Alix pointed this out to the audience on Saturday, describing the skills as ‘transferable’ to any life path. This came powerfully to life during the morning too, in the hallway of the studio. There, at about 11.30am, in mid-rehearsal time, Lead Artist Polly spent 15 minutes working through a conflict with a group of Year 9 boys who were struggling to listen to each other and to be sure everyone’s voice was being heard as they created their scene. Those conversations – quiet, virtually invisible, deeply embedded in the process and hidden within the final performance piece – are just as important an outcome from the outreach as the final artistic work the young people made. In these messy wonderful conflict-rich moments of negotiating power, group dynamics, and respect, life skills are born and nurtured.
Yes, the pieces of theatre that the young people created by the platform in the afternoon were thoughtful and compelling pieces of performance – raising questions about class, identity, gender, drugs/alcohol, appearance, global injustice, relationships and power.
Yes, they tackled these pieces with innovative physical approaches and worked like professional ensembles to bring them to life… but for me, the day is equally about the process of engagement, as much as the final product. The two elements feed each other, and make each other better, richer, more meaningful.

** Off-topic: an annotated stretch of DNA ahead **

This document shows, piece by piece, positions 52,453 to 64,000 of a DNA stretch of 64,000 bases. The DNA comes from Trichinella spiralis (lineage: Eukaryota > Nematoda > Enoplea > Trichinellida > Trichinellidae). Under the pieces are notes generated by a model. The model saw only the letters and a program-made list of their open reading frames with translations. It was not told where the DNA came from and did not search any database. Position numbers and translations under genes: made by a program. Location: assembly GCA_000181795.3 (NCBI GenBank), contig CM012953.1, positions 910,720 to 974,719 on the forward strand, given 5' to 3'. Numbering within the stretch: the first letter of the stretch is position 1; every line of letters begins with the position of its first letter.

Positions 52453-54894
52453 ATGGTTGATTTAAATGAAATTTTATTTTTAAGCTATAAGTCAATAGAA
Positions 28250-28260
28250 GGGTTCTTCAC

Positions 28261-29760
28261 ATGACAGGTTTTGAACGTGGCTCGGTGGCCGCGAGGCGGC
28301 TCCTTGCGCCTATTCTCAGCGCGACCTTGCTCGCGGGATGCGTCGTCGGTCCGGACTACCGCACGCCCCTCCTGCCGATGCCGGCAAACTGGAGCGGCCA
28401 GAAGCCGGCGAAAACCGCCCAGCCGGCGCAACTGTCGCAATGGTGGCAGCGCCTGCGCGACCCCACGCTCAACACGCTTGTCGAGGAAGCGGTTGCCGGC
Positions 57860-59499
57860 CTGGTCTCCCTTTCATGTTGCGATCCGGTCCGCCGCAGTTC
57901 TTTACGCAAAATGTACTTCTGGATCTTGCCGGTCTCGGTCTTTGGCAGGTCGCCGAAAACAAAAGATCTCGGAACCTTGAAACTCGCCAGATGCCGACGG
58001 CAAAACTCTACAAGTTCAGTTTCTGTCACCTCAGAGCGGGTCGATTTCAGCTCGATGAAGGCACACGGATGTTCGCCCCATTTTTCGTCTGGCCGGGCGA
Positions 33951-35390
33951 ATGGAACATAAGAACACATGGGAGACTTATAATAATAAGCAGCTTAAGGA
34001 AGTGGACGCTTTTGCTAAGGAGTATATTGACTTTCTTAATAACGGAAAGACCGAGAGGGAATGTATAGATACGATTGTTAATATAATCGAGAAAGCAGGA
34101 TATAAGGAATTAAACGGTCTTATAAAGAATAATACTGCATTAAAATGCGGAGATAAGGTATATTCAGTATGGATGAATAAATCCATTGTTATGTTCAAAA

In this same vein of seeking the simple heartbeat at the centre of the work, and naming it, my reading has been returning recently to some theorists and practitioners that sit at the centre of my practice. I hate to say it, but their work and influence can be taken for granted over the last few years, and I find myself circling back to them now, with apologies in my heart… Teaching Artists like Dorothy Heathcote.
For me, one of the most exciting elements of this outreach programme is watching the journey that the university student facilitators go on, as they develop and grow in confidence through the weeks. As they watch their mentors, then try things themselves, fail beautifully, reflect, and try again, they are demonstrating a live manifestation of Heathcote’s belief that teaching is always in motion – living through cycles of praxis to find their own approach to the craft of being a Teaching Artist – what she terms a ‘restless’ craft.
And a craft it really is.
It’s a hybrid field, where one needs both an educator’s heart and an artist’s eye, and strong sense of balance. It’s a job that requires a unique dynamic blend of pedagogue and artist – someone who, in Eric Booth’s words, ‘[…] is a practicing professional artist with the complementary skills and sensibilities of an educator, who engages people in learning experiences in, through or about the arts.’. You can read more about Teaching Artists on the ATA website here.
It was a privilege to watch a dynamic team deliver the outreach programme on Saturday, including some amazing secondary drama teachers who demonstrate these skills every day inside school settings. Long may it continue…